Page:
March 31 or thereabouts

The as-yet-untitled behind-the-scenes docu-series following the world champion San Francisco Giants is set to debut sometime around the start of baseball season. There’ll be a premiere episode focusing on the team’s spring training, and the series will return with weekly episodes during the second half of the season (say July or so). If it’s anything like HBO’s “Hard Knocks” or “NHL 24/7 Winter Classic,” it’ll be awesome.

April 1

“Camelot” (Starz). Between this and HBO’s “Game of Thrones,” April is the month for swords and sorcery. This retelling of the legend of King Arthur will doubtlessly offer copious amounts of sex, swordplay and blood, though probably less than its Starz cousin, “Spartacus.” Joesph Fiennes (“Flash Forward”), pretty boy Jamie Campbell Bower and Eva Green (“Casino Royale”) star.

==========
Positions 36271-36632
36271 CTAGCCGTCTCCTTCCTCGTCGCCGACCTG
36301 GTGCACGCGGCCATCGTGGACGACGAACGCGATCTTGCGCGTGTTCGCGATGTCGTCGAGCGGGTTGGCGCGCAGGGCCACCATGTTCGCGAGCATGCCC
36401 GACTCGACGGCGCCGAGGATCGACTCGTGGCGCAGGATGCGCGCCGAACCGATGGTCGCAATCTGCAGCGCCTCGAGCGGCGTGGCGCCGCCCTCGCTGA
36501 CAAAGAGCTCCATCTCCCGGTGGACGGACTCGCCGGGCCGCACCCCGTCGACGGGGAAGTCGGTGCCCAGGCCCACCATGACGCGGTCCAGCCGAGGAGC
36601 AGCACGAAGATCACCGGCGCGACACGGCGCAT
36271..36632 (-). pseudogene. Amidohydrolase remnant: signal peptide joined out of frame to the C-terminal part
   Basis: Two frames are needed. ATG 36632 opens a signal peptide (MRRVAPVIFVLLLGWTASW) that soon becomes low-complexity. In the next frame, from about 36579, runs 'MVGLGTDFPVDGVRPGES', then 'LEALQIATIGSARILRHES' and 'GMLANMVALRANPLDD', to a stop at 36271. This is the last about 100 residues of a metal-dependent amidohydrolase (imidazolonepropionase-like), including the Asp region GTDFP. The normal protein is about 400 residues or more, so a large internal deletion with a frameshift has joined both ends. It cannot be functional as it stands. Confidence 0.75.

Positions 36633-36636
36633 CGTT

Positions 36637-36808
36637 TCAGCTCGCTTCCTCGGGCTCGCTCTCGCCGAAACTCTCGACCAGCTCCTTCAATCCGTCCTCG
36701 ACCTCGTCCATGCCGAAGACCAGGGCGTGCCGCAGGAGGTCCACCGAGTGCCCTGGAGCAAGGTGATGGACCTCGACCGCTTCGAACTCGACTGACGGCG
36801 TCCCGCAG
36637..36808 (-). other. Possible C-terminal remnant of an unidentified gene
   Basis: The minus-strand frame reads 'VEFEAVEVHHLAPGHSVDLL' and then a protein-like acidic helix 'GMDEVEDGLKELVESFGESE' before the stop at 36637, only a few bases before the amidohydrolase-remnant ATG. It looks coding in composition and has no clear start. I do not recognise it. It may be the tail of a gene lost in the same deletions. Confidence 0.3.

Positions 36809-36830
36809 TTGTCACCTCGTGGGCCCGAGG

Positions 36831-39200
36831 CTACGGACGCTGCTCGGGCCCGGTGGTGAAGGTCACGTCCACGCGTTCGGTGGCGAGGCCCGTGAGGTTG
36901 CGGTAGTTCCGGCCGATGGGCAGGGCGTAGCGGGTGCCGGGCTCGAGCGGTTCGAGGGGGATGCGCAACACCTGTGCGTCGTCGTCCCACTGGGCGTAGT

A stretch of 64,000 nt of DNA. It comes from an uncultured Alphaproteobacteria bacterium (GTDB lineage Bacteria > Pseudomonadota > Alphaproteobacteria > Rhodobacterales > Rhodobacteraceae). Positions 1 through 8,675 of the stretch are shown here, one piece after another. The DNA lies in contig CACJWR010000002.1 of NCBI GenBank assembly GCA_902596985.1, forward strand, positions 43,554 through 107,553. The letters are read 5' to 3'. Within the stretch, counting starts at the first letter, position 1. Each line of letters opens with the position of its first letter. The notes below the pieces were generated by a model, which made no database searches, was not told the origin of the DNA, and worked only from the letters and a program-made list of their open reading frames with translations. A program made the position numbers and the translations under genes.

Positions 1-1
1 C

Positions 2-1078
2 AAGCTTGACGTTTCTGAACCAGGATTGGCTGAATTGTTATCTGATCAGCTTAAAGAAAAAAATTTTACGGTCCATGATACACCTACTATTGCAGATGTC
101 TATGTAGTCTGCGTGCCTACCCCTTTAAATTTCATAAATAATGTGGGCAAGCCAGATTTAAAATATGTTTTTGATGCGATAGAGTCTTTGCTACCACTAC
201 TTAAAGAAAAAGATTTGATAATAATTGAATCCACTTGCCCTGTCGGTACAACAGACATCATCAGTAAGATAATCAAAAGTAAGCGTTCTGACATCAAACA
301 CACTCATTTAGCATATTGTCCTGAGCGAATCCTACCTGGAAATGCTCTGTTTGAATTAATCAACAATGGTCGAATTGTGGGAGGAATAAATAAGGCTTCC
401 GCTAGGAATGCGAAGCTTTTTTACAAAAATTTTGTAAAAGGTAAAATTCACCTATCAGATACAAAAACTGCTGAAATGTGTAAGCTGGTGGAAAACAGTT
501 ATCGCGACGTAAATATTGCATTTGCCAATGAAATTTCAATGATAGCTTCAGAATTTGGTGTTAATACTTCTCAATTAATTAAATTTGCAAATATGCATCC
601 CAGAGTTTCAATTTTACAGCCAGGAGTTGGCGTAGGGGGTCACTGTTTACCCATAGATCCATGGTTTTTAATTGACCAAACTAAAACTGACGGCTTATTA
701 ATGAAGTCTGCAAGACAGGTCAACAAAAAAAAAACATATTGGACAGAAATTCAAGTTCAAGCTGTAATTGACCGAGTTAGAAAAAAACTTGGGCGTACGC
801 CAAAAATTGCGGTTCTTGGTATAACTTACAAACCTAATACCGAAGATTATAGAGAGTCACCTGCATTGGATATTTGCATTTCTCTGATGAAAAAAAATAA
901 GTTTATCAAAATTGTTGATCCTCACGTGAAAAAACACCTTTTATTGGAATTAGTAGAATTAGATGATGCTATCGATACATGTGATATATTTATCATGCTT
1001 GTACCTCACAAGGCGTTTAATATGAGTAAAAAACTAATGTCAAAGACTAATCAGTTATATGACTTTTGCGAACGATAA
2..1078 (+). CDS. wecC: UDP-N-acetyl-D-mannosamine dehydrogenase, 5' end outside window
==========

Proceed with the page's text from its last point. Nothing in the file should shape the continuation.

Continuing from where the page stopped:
“Chaos” (CBS). KAOS were the bad guys on “Get Smart.” But now CHAOS are the marginally good guys in this action-comedy-drama about a team of rogue CIA agents who fight evildoers and red tape with the agency. The trailer doesn’t look entirely bad, but the fact that it’s premiering in April doesn’t bode well.

April 3

“The Killing” (AMC). This adaptation of a Danish miniseries could be AMC’s next big hit. It focuses on the investigation of a Seattle girl’s murder, following three storylines: the cops, the grieving family and the reactionary politicians. And it turns out everyone has a secret. This could be very good.